Brazil France Germany India Indonesia Iraq South Africa
 
 
Sign up for our
free e-newsletter.





Case Studies
E-Newsletter
News
Resources
Water Management Associations
 
Freshwater Jellyfish, Not as Rare as You Might Think
The small, umbrella-shaped jellyfish are found on every continent except Antarctica. An invasive species that is thought to have originated in China’s Yangtze River, they were first documents in the late 19th century and are thought to have spread from China attached to plants and the bottoms of boats.

Freshwater jellyfish feed on whatever small food they get their tentacles on – mostly plankton, insect larvae and small worms. They use toxic barbs on the ends of their tentacles, which protrude from the rim of their round bodies, to sting and pull in prey.

Terry Peard, a retired biology professor in Harrisburg, Pennsylvania keeps tabs on the sightings of these jellyfish and has received several hundred reports in 2012 alone. Luckily, these quarter size invertebrate are not harmful to humans. Peard believes they are not able to penetrate human skin.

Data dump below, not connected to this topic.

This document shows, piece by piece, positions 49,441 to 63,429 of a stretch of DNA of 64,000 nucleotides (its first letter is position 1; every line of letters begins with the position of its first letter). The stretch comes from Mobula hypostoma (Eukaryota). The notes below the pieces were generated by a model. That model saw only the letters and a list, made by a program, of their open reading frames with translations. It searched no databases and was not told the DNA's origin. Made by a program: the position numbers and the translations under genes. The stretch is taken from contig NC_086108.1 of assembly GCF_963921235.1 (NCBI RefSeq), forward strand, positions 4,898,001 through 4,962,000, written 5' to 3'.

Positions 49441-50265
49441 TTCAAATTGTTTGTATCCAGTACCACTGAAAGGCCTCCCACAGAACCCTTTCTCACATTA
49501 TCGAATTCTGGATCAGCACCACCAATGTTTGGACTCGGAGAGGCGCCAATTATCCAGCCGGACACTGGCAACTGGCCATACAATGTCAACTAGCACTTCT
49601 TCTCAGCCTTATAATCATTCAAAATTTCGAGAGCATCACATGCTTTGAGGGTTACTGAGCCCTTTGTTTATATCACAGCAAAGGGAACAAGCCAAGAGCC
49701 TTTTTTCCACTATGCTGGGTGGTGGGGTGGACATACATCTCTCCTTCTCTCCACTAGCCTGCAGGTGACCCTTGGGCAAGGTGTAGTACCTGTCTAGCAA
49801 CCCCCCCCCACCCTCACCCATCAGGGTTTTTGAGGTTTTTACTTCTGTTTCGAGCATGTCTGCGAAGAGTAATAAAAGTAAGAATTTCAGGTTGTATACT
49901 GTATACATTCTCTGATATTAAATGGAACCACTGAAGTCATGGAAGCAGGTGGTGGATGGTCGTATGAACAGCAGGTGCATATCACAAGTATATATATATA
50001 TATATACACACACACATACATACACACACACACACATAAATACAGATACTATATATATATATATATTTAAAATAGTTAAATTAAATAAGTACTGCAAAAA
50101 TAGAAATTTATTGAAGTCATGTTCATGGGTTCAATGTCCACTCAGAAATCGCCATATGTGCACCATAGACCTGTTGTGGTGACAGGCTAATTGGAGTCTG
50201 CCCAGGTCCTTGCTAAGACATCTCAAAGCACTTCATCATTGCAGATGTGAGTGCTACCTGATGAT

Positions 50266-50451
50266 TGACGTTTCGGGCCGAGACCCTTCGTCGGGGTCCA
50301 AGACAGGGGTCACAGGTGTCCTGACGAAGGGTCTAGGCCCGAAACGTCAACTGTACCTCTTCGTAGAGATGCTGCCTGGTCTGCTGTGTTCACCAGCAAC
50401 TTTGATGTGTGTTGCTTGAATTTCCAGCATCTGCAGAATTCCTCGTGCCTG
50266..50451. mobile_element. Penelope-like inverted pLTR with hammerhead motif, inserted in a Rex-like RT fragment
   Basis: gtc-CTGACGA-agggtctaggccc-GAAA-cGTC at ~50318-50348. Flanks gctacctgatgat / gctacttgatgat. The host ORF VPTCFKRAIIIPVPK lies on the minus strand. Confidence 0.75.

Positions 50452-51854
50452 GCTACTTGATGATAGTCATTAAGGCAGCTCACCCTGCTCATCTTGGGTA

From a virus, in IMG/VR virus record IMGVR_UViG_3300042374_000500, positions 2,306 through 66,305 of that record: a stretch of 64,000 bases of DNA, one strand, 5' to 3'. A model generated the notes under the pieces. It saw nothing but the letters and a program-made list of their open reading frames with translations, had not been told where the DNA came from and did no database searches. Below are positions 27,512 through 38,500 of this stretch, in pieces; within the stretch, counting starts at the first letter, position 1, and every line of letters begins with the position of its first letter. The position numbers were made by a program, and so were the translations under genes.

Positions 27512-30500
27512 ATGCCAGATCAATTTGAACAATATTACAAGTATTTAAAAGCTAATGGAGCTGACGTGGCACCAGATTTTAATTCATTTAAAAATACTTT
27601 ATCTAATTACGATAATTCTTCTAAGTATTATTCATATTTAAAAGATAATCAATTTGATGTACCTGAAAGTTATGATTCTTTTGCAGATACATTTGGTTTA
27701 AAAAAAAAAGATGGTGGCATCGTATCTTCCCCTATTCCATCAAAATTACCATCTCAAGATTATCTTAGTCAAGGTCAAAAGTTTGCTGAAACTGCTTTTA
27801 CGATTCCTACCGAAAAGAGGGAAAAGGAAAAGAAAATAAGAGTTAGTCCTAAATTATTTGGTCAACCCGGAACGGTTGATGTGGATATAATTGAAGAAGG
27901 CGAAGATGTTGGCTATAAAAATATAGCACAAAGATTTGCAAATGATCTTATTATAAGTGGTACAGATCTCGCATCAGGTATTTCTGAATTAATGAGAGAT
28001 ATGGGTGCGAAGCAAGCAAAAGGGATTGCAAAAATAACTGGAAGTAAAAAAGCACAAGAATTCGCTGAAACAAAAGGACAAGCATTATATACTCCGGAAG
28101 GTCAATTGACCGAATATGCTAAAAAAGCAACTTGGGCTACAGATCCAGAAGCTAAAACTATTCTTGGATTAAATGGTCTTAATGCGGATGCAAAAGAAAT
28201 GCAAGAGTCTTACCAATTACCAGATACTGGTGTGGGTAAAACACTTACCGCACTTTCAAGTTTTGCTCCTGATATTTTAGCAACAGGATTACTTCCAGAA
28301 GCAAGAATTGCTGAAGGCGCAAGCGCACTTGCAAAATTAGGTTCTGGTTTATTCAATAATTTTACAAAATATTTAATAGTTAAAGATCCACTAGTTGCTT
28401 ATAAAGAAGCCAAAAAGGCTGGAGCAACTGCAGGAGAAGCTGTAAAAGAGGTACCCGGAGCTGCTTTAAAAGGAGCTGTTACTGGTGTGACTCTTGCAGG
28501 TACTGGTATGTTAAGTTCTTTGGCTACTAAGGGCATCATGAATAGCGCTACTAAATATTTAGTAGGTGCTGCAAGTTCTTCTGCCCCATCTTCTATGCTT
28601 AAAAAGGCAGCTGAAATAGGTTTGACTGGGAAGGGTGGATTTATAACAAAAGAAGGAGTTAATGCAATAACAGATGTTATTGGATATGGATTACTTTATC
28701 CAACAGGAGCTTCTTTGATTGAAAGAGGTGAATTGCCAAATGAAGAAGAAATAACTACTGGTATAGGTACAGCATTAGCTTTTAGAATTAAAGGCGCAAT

Click for the full article
 


About Us Categories From The Gallery   News Updates News Updates

Our Company
Case Studies
Products
Site Map

Resources/Tools
Parts/Service
International

Lake Study Shows Effects of Acid Rain - The simulated acid rain destroyed the native fish population and produced an ugly algae bloom on the bottom of the lake as well as a dense mat of filamentous algae on the surface water.


© 2010 Copyright Aquarius Systems. All Rights Reserved. info@aquarius-systems.com   |   (262) 392-2162